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cwm is an X11 window manager with a focus on getting out of your way so you can be productive. It was originally derived from evilwm, but the codebase has since been re-written from scratch.

cwm is developed as part of the OpenBSD base system. A “portable” version which runs on Linux is also available.


Install one of the following packages:

  • cwmAUR - Latest release.
  • cwm-gitAUR - Latest commit to master.


cmw is configured by editing ~/.cwmrc. There is no default cwmrc file; all defaults – including the keybinds – are defined in conf.c. cwm(1) lists the default keybinds; cwmrc(5) lists all configuration directives.

You can remove all default keybinds with unbind-key all and unbind-mouse all though.

Window groups

cwm lacks traditional ‘workspaces’; instead you can assign windows to a group. This is a more flexible approach, as two or more groups can be displayed at the same time, and is similar or identical to the workspace feature of many tiling window managers.

For example one might put a chat/irc application in group 4, and then assign a key to toggle the visibility of that group (bind-key <k> group-toggle 4) to display that group in addition to whatever other windows/groups might be displayed.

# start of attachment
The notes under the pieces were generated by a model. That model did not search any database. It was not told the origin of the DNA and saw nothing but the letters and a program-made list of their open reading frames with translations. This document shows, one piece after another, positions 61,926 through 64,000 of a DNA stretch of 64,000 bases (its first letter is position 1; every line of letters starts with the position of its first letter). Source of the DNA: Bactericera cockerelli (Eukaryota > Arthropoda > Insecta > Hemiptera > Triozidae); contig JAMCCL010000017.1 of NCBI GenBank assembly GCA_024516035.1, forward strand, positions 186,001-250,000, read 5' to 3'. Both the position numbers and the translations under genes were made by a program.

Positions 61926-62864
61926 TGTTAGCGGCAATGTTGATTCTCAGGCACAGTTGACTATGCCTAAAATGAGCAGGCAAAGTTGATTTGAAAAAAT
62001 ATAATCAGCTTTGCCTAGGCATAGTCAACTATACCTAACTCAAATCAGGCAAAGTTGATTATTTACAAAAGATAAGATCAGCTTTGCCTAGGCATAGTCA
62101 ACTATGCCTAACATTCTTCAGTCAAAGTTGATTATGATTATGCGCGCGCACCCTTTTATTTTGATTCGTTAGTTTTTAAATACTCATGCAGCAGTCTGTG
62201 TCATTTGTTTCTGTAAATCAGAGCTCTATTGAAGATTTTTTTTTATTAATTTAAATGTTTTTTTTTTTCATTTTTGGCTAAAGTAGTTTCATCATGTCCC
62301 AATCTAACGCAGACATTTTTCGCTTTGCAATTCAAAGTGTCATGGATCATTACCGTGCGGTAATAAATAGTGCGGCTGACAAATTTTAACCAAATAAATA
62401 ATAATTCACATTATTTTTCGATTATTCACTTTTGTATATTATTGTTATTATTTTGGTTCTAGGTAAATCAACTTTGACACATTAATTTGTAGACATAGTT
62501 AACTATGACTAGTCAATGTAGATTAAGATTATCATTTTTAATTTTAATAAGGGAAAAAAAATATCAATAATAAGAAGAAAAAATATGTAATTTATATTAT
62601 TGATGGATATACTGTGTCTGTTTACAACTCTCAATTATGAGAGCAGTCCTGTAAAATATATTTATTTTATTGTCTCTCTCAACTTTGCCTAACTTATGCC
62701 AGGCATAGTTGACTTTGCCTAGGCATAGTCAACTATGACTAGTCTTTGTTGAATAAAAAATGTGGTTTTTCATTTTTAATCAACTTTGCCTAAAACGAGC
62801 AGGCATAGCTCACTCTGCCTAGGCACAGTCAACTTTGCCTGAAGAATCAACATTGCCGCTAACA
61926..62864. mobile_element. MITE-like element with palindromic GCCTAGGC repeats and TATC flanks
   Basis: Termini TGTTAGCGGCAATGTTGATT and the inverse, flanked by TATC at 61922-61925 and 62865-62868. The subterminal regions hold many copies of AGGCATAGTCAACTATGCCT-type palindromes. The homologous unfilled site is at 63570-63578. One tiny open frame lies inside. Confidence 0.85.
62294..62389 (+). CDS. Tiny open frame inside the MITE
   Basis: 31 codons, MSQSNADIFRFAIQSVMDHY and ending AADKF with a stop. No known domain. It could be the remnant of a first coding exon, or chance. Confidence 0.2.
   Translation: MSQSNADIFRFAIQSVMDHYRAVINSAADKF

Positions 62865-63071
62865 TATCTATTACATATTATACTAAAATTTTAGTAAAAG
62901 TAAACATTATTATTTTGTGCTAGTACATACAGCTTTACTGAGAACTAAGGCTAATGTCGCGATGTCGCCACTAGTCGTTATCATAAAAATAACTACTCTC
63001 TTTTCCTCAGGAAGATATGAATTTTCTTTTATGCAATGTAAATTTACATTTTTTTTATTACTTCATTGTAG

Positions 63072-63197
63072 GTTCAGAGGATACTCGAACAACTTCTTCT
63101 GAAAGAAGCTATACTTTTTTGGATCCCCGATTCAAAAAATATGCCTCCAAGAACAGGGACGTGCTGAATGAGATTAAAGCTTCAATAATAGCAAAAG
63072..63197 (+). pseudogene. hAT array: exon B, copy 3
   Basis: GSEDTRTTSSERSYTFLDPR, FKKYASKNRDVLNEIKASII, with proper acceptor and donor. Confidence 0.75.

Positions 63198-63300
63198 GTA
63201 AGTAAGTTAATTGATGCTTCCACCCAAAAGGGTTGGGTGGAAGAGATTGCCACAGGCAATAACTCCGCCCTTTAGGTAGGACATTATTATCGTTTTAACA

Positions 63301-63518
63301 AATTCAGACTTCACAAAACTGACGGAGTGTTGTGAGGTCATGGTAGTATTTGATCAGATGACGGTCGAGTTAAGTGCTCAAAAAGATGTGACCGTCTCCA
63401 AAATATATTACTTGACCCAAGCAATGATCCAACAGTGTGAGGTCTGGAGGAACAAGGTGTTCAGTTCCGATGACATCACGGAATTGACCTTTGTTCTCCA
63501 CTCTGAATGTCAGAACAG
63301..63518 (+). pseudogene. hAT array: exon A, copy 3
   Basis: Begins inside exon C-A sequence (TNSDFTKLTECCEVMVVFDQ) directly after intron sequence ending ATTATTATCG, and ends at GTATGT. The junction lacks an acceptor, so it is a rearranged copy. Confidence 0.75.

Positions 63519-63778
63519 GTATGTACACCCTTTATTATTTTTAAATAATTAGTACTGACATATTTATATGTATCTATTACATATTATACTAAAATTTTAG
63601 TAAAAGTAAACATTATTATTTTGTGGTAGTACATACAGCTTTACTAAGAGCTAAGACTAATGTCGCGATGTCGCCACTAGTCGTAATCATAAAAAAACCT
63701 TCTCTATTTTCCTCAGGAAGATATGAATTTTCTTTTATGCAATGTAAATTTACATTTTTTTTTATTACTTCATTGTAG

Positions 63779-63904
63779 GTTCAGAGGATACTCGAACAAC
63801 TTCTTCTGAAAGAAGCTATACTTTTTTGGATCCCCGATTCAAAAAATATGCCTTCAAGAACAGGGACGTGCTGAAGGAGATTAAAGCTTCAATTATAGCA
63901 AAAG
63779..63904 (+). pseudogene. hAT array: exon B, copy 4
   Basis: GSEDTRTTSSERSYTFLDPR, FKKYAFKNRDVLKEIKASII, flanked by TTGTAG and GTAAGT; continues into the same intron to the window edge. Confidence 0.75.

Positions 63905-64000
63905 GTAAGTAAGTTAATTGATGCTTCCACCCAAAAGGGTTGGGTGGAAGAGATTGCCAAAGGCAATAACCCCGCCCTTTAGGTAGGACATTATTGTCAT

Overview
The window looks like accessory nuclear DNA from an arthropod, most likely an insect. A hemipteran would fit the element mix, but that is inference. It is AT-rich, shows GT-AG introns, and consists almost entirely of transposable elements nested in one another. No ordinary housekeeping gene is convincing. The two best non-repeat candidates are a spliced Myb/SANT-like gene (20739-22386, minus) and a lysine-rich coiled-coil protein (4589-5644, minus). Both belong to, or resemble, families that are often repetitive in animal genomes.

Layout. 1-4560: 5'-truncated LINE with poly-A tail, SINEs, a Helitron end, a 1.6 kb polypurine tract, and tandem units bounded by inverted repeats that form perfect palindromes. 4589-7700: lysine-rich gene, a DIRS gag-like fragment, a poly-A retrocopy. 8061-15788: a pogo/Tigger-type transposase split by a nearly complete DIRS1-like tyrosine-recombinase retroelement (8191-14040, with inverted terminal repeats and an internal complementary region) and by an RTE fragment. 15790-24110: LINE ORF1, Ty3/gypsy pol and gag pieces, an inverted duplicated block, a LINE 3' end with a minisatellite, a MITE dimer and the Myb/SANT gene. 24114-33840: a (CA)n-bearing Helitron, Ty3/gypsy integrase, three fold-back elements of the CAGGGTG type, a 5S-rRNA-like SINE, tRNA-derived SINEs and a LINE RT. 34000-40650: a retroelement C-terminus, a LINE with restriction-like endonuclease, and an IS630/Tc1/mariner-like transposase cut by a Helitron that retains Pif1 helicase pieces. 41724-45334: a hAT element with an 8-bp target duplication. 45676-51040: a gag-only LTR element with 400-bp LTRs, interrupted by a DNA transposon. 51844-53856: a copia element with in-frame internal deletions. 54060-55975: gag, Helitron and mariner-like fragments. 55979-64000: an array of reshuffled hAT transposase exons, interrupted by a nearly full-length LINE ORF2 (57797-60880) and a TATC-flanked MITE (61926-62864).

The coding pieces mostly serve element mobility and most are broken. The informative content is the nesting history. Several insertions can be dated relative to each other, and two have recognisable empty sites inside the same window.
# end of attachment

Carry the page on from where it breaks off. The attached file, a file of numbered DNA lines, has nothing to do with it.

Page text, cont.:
You can also use bind-key <k> group-only <n> to show only windows from that group, hiding everything else.

The default for new windows is to not put them in any group, meaning they will always be displayed (what many WMs call ‘sticky’ windows). However by enabling “sticky group mode” with sticky yes windows will be assigned the currently selected group by default. You can also use the autogroup directory to automatically group windows.

Moving windows

There is no action to move windows to pre-defined locations; but you can get around this with xdotool; put this cwm-w-mv script in your PATH:

# Move a window to the side of a screen.

case "$1" in
	"left") xdotool getactivewindow windowmove 0 y ;;
	"top")  xdotool getactivewindow windowmove x 0 ;;

		screen_width=$(xwininfo -root | grep Width | cut -d: -f2 | tr -d ' ')
		win_width=$(xdotool getactivewindow  getwindowgeometry --shell | grep WIDTH | cut -d= -f2)
		xdotool getactivewindow windowmove $(( $screen_width - $win_width )) y
		screen_height=$(xwininfo -root | grep Height | cut -d: -f2 | tr -d ' ')
		win_height=$(xdotool getactivewindow  getwindowgeometry --shell | grep HEIGHT | cut -d= -f2)
		xdotool getactivewindow windowmove x $(( $screen_height - $win_height ))
		echo "Unsupported: \"$1\""
		exit 1

And then bind it in cwm with something like:

bind-key 4-h      cwm-w-mv left   # Move window to side of the screen.
bind-key 4-j      cwm-w-mv bottom
bind-key 4-k      cwm-w-mv top
bind-key 4-l      cwm-w-mv right
bind-key 4-Left   cwm-w-mv left
bind-key 4-Down   cwm-w-mv bottom
bind-key 4-Up     cwm-w-mv top
bind-key 4-Right  cwm-w-mv right

This will make Mod4 (‘Windows key’) plus hjkl or the arrow keys move the window to the side.

See also